Various metaphors from rabbinic literature regarding what the lulav and etrog represent flitted through my mind - the parts of the body or the types of people who make up a community, as well as the understanding that they come from different ecosystems. But when I finally held these plant parts in my hand and sat with them in the sukkah, suddenly all the angst in my heart and my mind, some of it painful, dissolved. Beneath everything I had thought was bothering me, I felt a deeper pain, a deeper grief, from a source far more difficult to heal – my grief and pain over what we have done to the Earth over the centuries, and in particular, in recent decades.

I sat with that unexpected pain, and realized how minor the family concerns were by comparison, even the most difficult aspects of them. I realized, too, that this deeper pain related to the Earth was coloring my responses about the family situation. The family issues could be resolved with love and respect, patience and caring. The global environmental issues are far more complicated. As I understood what was happening to me and honored the difficult feelings, relief washed over me, despite the pain. Clarity matters.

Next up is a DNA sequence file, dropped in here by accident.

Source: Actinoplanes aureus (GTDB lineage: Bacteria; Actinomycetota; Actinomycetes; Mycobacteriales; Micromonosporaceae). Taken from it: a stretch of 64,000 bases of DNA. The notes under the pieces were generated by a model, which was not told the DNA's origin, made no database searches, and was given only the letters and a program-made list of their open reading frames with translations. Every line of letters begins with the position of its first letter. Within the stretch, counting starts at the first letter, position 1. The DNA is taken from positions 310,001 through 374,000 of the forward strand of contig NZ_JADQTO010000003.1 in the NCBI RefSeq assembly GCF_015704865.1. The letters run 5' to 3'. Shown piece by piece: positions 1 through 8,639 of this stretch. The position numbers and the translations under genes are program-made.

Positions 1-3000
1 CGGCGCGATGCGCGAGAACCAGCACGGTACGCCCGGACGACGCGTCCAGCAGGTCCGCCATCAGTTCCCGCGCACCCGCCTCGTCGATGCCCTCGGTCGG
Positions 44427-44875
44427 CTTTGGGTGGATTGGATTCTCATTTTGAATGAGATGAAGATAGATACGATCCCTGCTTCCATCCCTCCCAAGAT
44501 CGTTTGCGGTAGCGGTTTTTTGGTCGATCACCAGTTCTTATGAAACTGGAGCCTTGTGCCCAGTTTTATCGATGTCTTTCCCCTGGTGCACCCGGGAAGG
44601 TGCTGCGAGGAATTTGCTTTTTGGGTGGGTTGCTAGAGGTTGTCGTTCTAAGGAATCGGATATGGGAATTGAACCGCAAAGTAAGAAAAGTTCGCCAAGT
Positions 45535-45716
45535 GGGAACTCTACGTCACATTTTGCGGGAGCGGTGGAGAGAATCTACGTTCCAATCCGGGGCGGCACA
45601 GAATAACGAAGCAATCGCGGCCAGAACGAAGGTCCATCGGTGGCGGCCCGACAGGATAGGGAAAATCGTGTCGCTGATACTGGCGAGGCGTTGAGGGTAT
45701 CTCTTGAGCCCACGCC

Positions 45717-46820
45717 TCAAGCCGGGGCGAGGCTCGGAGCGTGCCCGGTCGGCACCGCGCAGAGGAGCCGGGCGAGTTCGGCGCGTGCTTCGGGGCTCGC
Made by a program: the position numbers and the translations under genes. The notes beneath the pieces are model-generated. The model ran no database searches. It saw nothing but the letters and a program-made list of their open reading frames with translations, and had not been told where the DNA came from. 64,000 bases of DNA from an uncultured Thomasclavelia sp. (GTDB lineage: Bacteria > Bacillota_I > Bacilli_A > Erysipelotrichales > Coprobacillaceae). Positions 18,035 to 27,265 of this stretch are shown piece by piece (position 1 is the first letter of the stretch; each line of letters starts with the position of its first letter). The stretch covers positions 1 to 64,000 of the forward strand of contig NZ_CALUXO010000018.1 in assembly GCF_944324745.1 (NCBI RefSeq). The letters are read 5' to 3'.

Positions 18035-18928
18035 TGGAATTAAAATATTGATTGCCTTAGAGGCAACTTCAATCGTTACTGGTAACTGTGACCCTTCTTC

The time had come to shake my “lulav and etrog.” But what blessing could I say? I couldn’t recite a blessing for shaking a lulav - a palm - since I wasn’t holding one. With my procrastination, I hadn’t researched what others say. After a bit of reflection, I decided that I could say bimkom lulav, meaning “in place of the lulav”.

But what about the shehecheyanu blessing? How and why should I express gratitude for reaching this time? This time when we have already entered an unprecedented global environmental crisis? This time when it is apparent that any extra and unnecessary energy and carbon output is critical to avoid? 

And then, unexpectedly, I felt gratitude for feelings of connection to the natural world around me resulting from substituting locally grown plants in my sukkah rising within me. As some measure of my pain was released, I gave thanks for reaching this season, this day, this understanding. I knew that this was just the beginning of honoring the pain I was feeling, and that these difficult feelings would fuel my determination to share the reality of such emotions with others, and also to provide venues for other people to honor and process their own pain and grief in the face of the massive existential crisis of climate change.

On Sukkot we are commanded to be happy. It is only by honoring, naming, feeling, and letting go of a layer of our pain and grief that we can honestly be happy.


Rabbi Katy Allen is the founder and rabbi of Ma'yan Tikvah - A Wellspring of Hope, which holds services outdoors all year long and has a growing children’s outdoor learning program, Y’ladim BaTeva. She is the founder of the Jewish Climate Action Network-MA, a board certified chaplain, and a former hospital and hospice chaplain. She received her ordination from the Academy for Jewish Religion in  Yonkers, NY, in 2005. She is the author of A Tree of Life: A Story in Word, Image, and Text and lives in Wayland, MA, with her spouse, Gabi Mezger, who leads the.singing at Ma'yan Tikvah.